Table 3. Clinical Trial Services Provided to Industry and Academia by Patient Groups*.

Regarding the dissemination of study results, patient groups cited providing services in greater frequency than industry and academia reported receiving. These services included the organization of scientific conferences (frequencies 1/13/19; p = .001), communication with the press (frequencies 1/14/20; p = .001), dissemination on a website (frequencies 3/19/48; p < .001) or in a newsletter (frequencies 2/19/44; p < .001) or through social media (frequencies 3/15/39; p < .001), and presentation of results at a scientific conference (frequencies 2/7/26; p < .001).

Negative Impacts to Relations

Table 4 examines the negative impacts or barriers to successful engagement among patient groups, industry, and academia in the conduct of clinical trials. The greatest disagreement between patient group respondents and non–patient group respondents in perceptions of negative impacts had to do with the presence of internal bureaucratic processes, patient group lack of understanding of the benefits of partnering with industry and academia, an unwillingness to share information, a lack of interest in the disease, a lack of understanding by industry and academia of the benefits of partnering with patient groups, and a lack of transparency or openness on the part of the other entity (all p < .05). Additional differences in the perception of barriers between academia and patient group participants were reported in the negotiation of intellectual property and indirect costs (both p < .01). Also, most academic respondents (65%) cited opportunities to gain funding from national programs as an important factor in engaging with patient groups, yet one-third received no patient engagement training and experienced internal resistance or lack of buy-in that impeded their ability to engage with patient groups.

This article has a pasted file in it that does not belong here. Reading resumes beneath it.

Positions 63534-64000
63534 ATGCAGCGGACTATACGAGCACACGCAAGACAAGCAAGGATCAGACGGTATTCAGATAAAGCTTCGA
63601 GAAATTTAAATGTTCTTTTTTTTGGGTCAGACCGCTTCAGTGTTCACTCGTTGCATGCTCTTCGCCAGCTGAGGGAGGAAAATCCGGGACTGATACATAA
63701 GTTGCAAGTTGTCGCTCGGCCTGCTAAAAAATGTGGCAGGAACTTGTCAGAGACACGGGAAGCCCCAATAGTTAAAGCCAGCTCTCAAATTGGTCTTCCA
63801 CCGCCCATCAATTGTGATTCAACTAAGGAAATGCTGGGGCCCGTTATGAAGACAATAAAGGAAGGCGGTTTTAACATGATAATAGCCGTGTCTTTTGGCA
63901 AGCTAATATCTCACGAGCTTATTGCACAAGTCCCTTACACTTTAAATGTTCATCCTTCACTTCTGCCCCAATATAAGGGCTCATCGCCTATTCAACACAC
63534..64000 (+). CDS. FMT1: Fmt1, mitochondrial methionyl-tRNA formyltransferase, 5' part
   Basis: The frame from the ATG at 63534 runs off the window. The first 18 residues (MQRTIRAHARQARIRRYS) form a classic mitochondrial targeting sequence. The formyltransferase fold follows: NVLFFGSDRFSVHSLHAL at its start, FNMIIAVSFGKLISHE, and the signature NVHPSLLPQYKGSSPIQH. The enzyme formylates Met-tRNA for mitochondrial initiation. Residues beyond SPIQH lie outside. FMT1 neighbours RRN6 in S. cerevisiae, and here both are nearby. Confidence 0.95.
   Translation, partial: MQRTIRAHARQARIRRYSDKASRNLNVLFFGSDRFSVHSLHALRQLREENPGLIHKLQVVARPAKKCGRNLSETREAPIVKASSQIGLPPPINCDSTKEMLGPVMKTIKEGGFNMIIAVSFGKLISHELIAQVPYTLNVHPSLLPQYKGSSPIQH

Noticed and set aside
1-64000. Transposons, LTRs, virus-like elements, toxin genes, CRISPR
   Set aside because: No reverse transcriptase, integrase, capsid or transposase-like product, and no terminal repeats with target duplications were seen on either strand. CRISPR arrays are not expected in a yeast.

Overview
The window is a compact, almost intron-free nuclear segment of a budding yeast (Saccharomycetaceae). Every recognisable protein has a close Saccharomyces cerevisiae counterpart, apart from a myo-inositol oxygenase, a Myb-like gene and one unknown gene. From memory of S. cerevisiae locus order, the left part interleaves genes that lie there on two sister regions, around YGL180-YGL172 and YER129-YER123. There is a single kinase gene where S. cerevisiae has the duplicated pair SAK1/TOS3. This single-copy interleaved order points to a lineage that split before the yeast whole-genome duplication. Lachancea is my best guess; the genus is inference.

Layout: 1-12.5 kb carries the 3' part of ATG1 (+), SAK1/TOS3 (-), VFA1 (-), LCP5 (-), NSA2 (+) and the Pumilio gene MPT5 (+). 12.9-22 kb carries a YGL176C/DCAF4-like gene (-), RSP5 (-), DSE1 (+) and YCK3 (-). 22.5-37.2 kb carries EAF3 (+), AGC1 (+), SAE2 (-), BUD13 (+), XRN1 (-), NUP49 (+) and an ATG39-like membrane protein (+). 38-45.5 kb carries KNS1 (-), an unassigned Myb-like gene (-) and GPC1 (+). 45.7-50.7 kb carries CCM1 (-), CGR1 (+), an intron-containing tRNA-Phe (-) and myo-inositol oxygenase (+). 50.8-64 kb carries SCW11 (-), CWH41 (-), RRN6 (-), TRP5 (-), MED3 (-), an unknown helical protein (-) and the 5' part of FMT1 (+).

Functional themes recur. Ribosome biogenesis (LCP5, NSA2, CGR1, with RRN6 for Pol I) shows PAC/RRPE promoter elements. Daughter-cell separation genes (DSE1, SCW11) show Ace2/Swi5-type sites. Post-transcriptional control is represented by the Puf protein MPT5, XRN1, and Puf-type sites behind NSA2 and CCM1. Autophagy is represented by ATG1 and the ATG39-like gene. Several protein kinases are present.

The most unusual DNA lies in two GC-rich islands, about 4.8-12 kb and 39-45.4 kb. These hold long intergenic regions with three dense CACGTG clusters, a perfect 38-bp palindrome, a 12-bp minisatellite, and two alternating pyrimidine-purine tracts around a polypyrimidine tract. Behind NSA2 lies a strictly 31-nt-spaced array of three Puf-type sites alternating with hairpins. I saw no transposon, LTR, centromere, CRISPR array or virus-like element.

Table 4. Negative Impacts to Relations Between Patient Groups and Industry/Academia*.

Perceptions of Intergroup Interactions

Industry and patient group respondents reported moderate satisfaction with their relations and a “medium” priority for engagement (i.e., non-significant p>.05) (Table 5). However, academic respondents cited higher satisfaction with relations than did patient groups (4.1/3.3; p < .001). Patient group respondents reported greater importance in the need for open communications, clear expectations, and detailed contract execution in establishing effective partnerships than did industry and academic respondents (all p < .05). In addition, patient groups reported a greater importance of the need for financial benefit to both parties than did industry respondents (frequencies 2.8/3.7; p = .002).

Table 5. Perception of Interactions Between Patient Groups and Industry/Academia.


This study demonstrates real differences among stakeholder groups in perceptions of the value of patient group engagement with academia and industry around clinical trials—a finding that may represent a significant barrier to engagement that was not identified by the individual stakeholder groups independently. Differences in perceptions may lead to miscommunication and mismatched expectations for these partnerships and should be recognized in the development of tools or guidelines meant to streamline interactions with patient groups. Developing a methodology for assigning a value to the contributions of patient groups in the CTE in absolute terms may also be useful for aligning stakeholders on the issue of valuation.